At the time I was being coached by Kashyapi and in one of our online sessions — she’s very Zen in her approach, i.e. there’s no messing about — she invited me to read the book by Sri Ramana Maharshi, “Who am I?” — if you follow the link it will take you to a free copy. I read it, and much like the time I read the Heart Sutra, I was left reeling by the sense that I’d never properly — if at all! — investigated the mind/body connection beyond a bunch of personal development labels, e.g. success, happiness and greatness. This was different. It cut to the core of my being. And left me not with any sense of knowing — oh how the ‘me’ loves to know and outwit everyone else — but, instead, a deep sense of unknowing. From there, things really began to tumble. I started to appreciate that ‘I am’ was much more than a series of thoughts, feeling and sensations. It was…everything and no-thing, meaning, if you like, I was one with everything and everything was one with me.

Now, at this stage, I’m not expecting you to get any of what I’m saying. It’s way out there but all I can tell you, if it needs any explanation, is that life was not as I’d assumed it. Not just my thoughts — I think I knew that — but something much vaster, more mysterious but, at the same, grounded in this moment, this wondrous moment, being all there ever is.

Of course, running alongside the mystical experience was life. The ordinariness of life: get up, work, eat, clean, spend time with the family, walk the dogs, defecate and sleep. I was no different but I knew that my experience of life had changed. Everything felt much bigger, less benign and I had a sense that I wasn’t really in charge of anything. And no, in case you’re thinking the obvious question, this is not me claiming that I’m awakened, liberated or out of touch with what I see, feel, touch, smell and think. I’m just me. The same Julian that was born of my mother but with an open heart to the ineffable and not stuck in my character’s plethora of stories that I’ve got to be this, that or any other variant.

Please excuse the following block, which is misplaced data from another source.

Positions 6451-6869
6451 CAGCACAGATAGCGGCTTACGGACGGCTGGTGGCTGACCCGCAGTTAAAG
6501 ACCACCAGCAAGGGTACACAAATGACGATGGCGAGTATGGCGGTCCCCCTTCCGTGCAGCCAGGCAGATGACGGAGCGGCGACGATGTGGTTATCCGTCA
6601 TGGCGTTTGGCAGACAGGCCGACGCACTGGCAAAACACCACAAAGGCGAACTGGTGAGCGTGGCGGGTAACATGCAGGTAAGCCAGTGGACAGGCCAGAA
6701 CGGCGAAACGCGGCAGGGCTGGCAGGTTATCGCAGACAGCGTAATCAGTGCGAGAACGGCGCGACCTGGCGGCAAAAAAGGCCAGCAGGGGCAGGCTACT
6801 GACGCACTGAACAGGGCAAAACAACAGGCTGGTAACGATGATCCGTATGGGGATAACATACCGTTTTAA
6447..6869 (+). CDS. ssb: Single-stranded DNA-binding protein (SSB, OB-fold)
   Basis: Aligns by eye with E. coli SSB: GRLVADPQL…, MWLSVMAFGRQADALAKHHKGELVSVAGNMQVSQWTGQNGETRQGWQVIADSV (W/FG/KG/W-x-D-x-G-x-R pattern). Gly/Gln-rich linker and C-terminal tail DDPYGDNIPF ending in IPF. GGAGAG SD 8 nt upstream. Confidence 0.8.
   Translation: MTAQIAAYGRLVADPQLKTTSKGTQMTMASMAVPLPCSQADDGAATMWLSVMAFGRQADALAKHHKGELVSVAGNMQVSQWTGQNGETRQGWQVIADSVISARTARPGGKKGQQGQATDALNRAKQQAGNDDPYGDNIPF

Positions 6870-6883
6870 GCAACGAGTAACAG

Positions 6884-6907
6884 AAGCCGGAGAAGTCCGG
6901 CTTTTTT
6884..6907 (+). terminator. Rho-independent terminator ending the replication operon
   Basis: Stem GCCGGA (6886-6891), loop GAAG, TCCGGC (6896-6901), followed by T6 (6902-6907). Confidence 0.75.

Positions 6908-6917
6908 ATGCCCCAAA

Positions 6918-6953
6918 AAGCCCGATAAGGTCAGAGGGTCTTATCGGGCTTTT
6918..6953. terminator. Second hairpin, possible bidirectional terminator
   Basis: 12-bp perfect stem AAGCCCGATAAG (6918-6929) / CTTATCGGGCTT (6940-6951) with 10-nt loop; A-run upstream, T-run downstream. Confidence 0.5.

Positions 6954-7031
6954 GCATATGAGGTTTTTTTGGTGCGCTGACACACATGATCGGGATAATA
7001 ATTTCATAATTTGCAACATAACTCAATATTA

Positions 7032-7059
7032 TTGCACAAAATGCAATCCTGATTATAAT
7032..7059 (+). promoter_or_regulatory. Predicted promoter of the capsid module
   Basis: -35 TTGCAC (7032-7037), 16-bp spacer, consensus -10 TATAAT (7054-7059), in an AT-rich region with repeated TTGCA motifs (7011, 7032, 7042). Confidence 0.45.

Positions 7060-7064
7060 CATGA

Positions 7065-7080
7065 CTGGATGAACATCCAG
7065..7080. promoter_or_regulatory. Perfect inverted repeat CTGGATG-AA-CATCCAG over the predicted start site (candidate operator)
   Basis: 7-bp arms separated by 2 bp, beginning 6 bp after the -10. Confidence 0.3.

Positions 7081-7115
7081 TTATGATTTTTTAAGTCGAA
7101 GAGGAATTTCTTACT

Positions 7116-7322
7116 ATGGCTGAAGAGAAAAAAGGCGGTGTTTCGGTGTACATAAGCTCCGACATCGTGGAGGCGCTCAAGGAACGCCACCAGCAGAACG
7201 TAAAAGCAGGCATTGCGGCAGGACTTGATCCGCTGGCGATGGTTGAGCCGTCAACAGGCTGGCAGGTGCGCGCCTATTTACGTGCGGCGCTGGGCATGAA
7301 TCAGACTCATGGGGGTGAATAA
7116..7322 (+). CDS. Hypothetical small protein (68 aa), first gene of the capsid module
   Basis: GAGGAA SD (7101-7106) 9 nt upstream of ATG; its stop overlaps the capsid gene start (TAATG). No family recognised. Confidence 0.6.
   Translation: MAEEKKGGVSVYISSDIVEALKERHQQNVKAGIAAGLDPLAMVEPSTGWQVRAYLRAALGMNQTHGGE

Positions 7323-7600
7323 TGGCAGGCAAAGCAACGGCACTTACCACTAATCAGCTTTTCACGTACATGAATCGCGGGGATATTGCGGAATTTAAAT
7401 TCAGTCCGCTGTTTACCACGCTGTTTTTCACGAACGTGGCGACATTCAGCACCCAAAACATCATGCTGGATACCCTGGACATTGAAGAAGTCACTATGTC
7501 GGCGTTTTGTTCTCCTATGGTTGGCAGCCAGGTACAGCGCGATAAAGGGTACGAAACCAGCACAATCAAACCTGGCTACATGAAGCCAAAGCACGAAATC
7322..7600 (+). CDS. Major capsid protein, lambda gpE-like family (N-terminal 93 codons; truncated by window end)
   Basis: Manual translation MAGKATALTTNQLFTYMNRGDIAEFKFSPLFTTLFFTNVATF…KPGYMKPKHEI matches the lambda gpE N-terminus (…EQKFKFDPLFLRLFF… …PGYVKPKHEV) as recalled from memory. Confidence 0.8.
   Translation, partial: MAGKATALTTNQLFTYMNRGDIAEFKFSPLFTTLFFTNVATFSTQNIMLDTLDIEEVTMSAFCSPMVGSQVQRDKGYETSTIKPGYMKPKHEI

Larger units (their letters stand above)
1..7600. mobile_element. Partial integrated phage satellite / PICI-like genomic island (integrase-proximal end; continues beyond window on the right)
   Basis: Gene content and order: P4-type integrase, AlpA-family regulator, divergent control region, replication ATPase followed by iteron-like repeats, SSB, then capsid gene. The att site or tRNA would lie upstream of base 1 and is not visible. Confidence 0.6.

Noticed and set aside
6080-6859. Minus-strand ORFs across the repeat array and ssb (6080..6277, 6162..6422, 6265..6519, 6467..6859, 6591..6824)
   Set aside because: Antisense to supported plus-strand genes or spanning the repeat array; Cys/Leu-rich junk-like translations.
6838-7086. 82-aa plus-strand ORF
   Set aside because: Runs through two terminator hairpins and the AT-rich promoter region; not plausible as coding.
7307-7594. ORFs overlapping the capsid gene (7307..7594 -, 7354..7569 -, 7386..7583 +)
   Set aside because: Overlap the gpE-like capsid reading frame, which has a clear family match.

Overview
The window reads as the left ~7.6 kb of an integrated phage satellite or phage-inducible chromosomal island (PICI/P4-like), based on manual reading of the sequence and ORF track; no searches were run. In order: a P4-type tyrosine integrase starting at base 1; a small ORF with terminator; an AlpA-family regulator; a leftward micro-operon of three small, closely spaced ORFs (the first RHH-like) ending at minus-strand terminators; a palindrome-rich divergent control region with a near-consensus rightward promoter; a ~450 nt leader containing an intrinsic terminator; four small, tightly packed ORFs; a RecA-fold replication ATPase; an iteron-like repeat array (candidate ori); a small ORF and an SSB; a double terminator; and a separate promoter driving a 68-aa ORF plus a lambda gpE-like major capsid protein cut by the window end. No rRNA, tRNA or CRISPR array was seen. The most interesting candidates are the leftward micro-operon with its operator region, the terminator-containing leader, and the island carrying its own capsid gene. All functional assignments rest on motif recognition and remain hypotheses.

Does this mean I’m ‘different’? I can’t answer that. Sure, I talk more openly about subjects that were previously out of sight or off the agenda but all I know is that I’ve this deep appreciation for everything. There’s no separateness, no division and I’m more comfortable with everything that comes, even when it’s seemingly cruel and shitty.

You might think from all my writing and podcasts I’m on a mission to convert you to my non-duality cause. I’m not. In fact, that’s as preposterous to write as it is to effect. For a start, as Schopenhauer said, “You cannot will your will”, meaning unless you are drawn to self-enquiry there’s zero chance of you exploring the inner terrain, let alone seeking enlightenment. If I do have a cause it’s to highlight that social conditioning has denuded so many people of their true self. In fact, they’re subsumed beneath so many layers of self-loathing that they’ve forgotten what it’s like to live with an open mind to everything that life has to offer. Again, I don’t expect you to leap and leave everything behind but I’d like to think you’d do more than read a personal development book wishing for a miracle.

In case you need reminding, life is the best teacher of all. Sit in silence for an hour and soon enough all those angst-ridden thoughts will mellow to the point where you might begin to move out of the realm of the superficial ‘me’ and towards something richer in experience.

If you think that my life is different, then I’m bound to say it’s no different. If there’s anything, it’s a lightness, an acceptance of everything and a deep connection with something bigger than the ego. But actually, I’m still trying to make sense of life but this time not by virtue of what I might do out there but to continue to narrow the gap between true and false self. If this sounds a bit hackneyed, I simply mean that I need to find a settled place that I’m not blown off course too often. This is no different to most people I’m sure, absent any discussion of non-duality, but I’m not invested now in building a persona that’s as faux as the notion of accreting anything outwith my true self.

If I can sum this up, all I’m trying to do is live without contradiction. This means approaching life with an open heart without trying to fix anything…simply because there’s nothing to fix.

But what about you?

What does the journey look like?